- Groningen field gas production cut; TTF gas price forecasts revised higher
- Russia continues to build the controversial gas roundabout of Europe
- Nuclear deal with Iran could increase OPEC market share
Minister Kamp surprises with gas production cut
At the end of 2014, Dutch Minister Kamp (Economic Affairs) lowered the cap on the Groningen gas field to 39.4 billion cubic metres (bcm) from 42.5 bcm. He also indicated later that production would not be permitted to exceed 16.5 bcm in the first half of 2015. After the mild winter, with consequent low gas demand, this was not a contentious decision. More interesting was this week’s decision to cap 2015 production in the Groningen gas field at 30 bcm. This is even lower than the expected cap of twice the H1 2015 figure (i.e. 33 bcm). This is possible because the surplus capacity of the gas storage facility at Norg, Drenthe, will also be available. The minister indicated that the safety of the Groningen citizens has the highest priority, and that this should be improved. A further lowering of gas production in the coming years therefore seems likely. At the same time, the minister has to take into account his obligation to secure the energy supply. Therefore, a complete shutdown of Groningen gas field production is not an option. The lowering of production does not completely eliminate the possibility of an earthquake.
Obviously, a production cut has various consequences, including financial. This does not only concern the costs of damage as a result of earthquakes. These are compensated for by Nederlandse Aardolie Maatschappij (NAM). The costs involved in making all buildings within the risk area earthquake-proof are put at between EUR 6.5 and EUR 30 billion. It is not clear yet how these costs will be shared between the government, NAM and the occupants.
A commonly cited rule of thumb is that lowering gas production by 1 bcm is equal to a drop in gas revenues of EUR 200 million. This has a direct impact on the Dutch government budget. Lowering gas production to a cap of 30 bcm would therefore mean that the Dutch treasury will see revenues drop by more than EUR 4.5 billion compared to 2013. Furthermore, gas imports will increase to meet all obligations (Dutch consumption and exports). These costs, combined with the lower revenues, must be compensated for somewhere. Fortunately there are some financial windfalls, so these higher costs will not automatically lead to increased austerity measures or a rise in energy taxes.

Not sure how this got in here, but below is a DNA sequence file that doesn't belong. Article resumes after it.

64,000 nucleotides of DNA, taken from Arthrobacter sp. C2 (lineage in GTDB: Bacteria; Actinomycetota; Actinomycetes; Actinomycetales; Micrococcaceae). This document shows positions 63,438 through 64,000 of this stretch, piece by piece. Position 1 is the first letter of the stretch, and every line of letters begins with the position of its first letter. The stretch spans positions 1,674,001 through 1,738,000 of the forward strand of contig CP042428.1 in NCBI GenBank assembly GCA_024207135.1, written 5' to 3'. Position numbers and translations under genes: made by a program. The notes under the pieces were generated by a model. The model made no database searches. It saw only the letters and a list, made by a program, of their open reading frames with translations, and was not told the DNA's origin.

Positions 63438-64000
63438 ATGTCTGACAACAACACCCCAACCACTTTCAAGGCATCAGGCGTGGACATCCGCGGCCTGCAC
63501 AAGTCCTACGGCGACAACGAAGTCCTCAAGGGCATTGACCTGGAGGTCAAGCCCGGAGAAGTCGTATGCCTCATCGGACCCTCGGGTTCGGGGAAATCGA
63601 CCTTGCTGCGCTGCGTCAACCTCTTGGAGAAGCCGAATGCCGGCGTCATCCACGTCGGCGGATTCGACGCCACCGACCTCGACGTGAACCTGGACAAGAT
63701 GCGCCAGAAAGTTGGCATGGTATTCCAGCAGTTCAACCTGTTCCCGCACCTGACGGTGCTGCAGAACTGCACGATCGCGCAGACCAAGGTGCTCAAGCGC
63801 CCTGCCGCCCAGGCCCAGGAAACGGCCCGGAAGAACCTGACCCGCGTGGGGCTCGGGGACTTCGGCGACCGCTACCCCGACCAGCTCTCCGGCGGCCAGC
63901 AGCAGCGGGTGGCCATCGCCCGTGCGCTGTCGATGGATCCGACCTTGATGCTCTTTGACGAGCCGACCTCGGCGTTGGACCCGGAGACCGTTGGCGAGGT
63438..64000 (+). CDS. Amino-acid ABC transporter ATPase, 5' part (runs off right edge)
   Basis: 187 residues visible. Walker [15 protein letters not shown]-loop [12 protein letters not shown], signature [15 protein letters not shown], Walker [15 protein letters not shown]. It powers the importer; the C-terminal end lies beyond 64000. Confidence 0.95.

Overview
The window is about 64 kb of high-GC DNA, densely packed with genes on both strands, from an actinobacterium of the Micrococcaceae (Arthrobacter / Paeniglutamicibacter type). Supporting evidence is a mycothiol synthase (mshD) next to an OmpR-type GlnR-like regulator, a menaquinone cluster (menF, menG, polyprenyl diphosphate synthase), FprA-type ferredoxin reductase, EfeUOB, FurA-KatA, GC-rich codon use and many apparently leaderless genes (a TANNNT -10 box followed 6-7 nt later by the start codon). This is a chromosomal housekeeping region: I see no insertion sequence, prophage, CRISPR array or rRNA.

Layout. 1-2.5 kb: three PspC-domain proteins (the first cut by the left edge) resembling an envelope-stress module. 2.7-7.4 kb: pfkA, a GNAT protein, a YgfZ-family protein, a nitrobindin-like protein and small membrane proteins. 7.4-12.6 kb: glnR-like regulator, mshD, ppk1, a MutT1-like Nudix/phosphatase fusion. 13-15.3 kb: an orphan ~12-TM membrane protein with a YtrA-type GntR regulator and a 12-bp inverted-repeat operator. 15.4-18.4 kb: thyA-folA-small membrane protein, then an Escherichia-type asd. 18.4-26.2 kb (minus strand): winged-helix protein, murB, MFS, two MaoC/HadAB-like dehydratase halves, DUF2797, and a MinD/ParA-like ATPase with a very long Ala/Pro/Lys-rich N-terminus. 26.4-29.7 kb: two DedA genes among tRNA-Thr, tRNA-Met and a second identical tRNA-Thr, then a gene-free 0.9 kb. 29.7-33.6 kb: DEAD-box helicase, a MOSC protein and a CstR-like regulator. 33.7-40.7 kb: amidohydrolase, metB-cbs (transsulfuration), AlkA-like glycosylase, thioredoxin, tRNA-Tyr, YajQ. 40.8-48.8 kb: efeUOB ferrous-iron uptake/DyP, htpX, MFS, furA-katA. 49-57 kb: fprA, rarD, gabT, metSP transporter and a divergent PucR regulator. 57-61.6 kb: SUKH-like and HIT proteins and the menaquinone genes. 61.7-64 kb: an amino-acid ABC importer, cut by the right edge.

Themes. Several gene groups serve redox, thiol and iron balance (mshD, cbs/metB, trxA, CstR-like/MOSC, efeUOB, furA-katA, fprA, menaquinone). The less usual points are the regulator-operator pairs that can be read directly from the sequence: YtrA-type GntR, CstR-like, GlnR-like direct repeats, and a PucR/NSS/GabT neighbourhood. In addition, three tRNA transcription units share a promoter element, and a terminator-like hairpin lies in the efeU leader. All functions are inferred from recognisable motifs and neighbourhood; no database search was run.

The final consequence is that lower gas production cannot be offset directly, and certainly not fully, by higher energy production from renewable energy sources such as solar and wind. Therefore, the Netherlands will become more dependent – now but especially in the future – on gas imports from countries such as Norway and Russia, or countries somewhat further away exporting liquefied natural gas (LNG). Norway has already increased its gas exports to Europe significantly in recent years. LNG can be imported via the Gate terminal in Rotterdam. Due to the increased tensions between Europe and Russia, higher gas imports from Russia would also likely result in a strange and unwelcome situation. All these consequences demand a well-considered decision by the minister.
TTF gas price forecasts revised upwards
Up to now, the effects on the TTF gas price have been relatively limited. After the earlier announcement of production cuts, both volatility and gas prices jumped higher. In a way this is strange, as the lower volume of Groningen gas production can easily be offset by increased imports from Russia and/or Norway, as well as by LNG imports. The price eased somewhat afterwards and is currently trading sideways in a relatively narrow trading range of EUR 20 to EUR 21 per MWh.
We had already been expecting a drop in the TTF gas price for some time. This was due to a mild winter (high supply and low demand), resulting in a comfortable starting position at the beginning of the spring season. This was similar to last year. Nevertheless, the recovery of inventories appears to be significantly slower than last year. This is a result of speculation on lower gas prices based on the effects of lower oil prices, filtering through with a time-lag. Demand may therefore increase in the coming months. Moreover, the downside risks appear to be offset by the bigger-than-expected production cut in Groningen. Although we do not believe a major price jump is likely, we have raised our gas price forecasts on the basis of the reduced downside risks. Our expected average TTF gas price for 2015 has therefore risen from EUR 19/MWh to EUR 21/MWh and for 2016 from EUR 18/MWh to EUR 19/MWh (see table 1).
Russia-to-Europe gas supply receives fresh boost